Re: Evolution appears fulfilled

Adam Crowl (qraal@hotmail.com)
Wed, 23 Dec 1998 04:48:59 PST

>Date: Tue, 15 Dec 1998 15:50:59 -0800
>To: asa@calvin.edu
>From: "Arthur V. Chadwick" <chadwicka@swau.edu>
>Subject: Re: Evolution appears fulfilled
>
>At 04:34 PM 12/15/98 -0400, David wrote:
>

>One of the evolutionary scientists' biggest assumptions is that the
>molecular clock is reliable.... When Levinton gave his paper [at the
1996
>GSA meetings in New Orleans] he stated that the molecular clock can be
best
>compared to a sun dial in the shade, which isnít very encouraging for
his
>method, but he and his colleagues still believed that it yielded data
>sufficient to test the theory of the rapid evolution of life at the
base of
>the Cambrian....
>
>From their molecular clock data they concluded that the initial
divergence
>of metazoan life forms occurred about 1.2 billion years ago (+/- 50 to
250
>million years) . The base of the Cambrian is currently dated at about
543
>million years ago , so their conclusions require a half billion years
of
>metazoan history before the Cambrian.
>
>The proposal that complex
>metazoan animals, ancestral to such things as molluscs, trilobites,
>vertebrates, sea urchins, corals, and many others, existed for a half
>billion years before the Cambrian implies that they lived all that time
>without leaving a fossil record. This pretty much requires that before
the
>Cambrian they existed as soft worm- or larvae-like forms, with the
general
>genetic make-up of the Cambrian groups but without their skeletonized
>morphology.
>
>Now the questions. The first of the two questions was - why are trace
>fossils (fossil tracks, trails, and burrows) so rare before the base of
the
>Cambrian, if these animals existed for that half billion years?

You've already mentioned one possibility Art. Too small. If they existed
as sexually mature embryo-like forms then they aren't likely to leave
trace fossils. There's room to move in such molecular studies though and
error factors that can significantly alter the outcomes. Certain coding
areas are more conserved than others and other effects can come into
play that skew the rate of mutation away from the "random" rate that a
true clock requires. More recent studies bring the ages down to ~ 670
mya. And new fossils are being found of phosphatised embryoes in the
apparent "blank" period of ~ 670 - 540 mya. In other words more data is
arriving as we speak.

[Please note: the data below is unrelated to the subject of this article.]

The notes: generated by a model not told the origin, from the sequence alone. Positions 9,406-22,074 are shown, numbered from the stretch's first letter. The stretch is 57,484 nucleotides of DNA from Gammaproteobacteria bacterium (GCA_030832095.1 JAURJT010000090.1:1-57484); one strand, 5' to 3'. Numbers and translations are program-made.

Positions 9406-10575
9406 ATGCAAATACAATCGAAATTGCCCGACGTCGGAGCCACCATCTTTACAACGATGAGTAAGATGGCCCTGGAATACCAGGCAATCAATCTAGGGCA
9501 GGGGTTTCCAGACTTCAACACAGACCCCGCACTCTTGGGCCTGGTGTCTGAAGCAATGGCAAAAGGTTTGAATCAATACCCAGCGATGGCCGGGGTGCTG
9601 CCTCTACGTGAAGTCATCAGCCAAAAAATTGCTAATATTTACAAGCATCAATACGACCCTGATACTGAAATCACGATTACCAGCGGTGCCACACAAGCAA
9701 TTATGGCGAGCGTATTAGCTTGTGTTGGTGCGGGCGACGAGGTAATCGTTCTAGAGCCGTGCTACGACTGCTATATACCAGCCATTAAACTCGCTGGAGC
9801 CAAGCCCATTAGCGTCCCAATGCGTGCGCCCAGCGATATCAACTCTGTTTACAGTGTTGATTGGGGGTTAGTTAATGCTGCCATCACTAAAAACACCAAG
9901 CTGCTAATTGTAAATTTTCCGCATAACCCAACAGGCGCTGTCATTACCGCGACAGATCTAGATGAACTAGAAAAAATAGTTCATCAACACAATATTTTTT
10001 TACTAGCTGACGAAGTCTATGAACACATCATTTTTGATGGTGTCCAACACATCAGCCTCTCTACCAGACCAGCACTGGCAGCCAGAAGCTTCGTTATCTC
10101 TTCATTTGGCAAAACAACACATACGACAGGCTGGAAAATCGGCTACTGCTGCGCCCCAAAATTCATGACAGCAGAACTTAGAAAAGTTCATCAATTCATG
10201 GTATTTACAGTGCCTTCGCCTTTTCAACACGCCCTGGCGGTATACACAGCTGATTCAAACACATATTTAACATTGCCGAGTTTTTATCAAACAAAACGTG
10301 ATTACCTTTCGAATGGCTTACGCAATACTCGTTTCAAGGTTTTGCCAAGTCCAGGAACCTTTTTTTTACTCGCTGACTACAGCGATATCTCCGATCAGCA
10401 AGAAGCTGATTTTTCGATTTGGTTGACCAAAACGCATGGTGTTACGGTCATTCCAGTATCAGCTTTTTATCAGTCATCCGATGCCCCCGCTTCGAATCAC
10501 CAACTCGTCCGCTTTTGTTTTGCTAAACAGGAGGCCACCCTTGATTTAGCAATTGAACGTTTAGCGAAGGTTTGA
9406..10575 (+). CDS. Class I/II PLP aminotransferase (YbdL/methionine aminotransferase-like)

> An
>internationally recognized expert on trace fossils stood up, presumably
to
>answer the question. However, he talked about other things and the very
>important question never was answered. At the end of the discussion
another
>scientist stood up and commented on the implication that all the
>skeletonized phyla developed skeletons at about the same time in the
>Cambrian. He asked - why are all these types of animals living for so
long
>and then all making skeletons all at once? He then asked, with some
vigor -
>'Why are you avoiding the real question?' After a pause, one member of
the
>original presenters answered 'because itís really hard (a hard
question)'.

It is. But does it have to be made harder by jumping on new data too
quickly? Take the recent trace fossils that could be 1.1 giga years old.
Questions have been asked about interpretation [are they from animals?]
and the rock unit's dating [it could be just 570 mega years old.] Does
this say that the whole field is a hopeless muddle? No. But it does say
that we need patience before making absolute pronouncements.

>He went on to say that they hoped answers would come from further study
of
>developmental biology.
>These two questions were apparently not asked by people who doubted the
>evolution theory, but by evolutionary scientists willing to ask the
hard
>questions that need to be addressed as they try to test between
different
>hypotheses. The fact remains that the Cambrian explosion is one of the
big
>challenges to naturalistic theories that still remains unanswered.
>
Unanswered? Many answers have appeared. They're all badly in need of
more data and more experimental design to discern what might be true to
the data as it is. Conway Morris' "Crucible of Creation" really opened
my eyes to some of the more "naturalistic" solutions to the puzzle, and
he's a Believer. Do we have to insist on a misleading dichotomy of
"explanations" - God or [unjustified] evolutionary speculation? I don't
think the speculation is all that unjustified. And I don't think that
God is just present at the fringes of our knowledge and our world.

Adam

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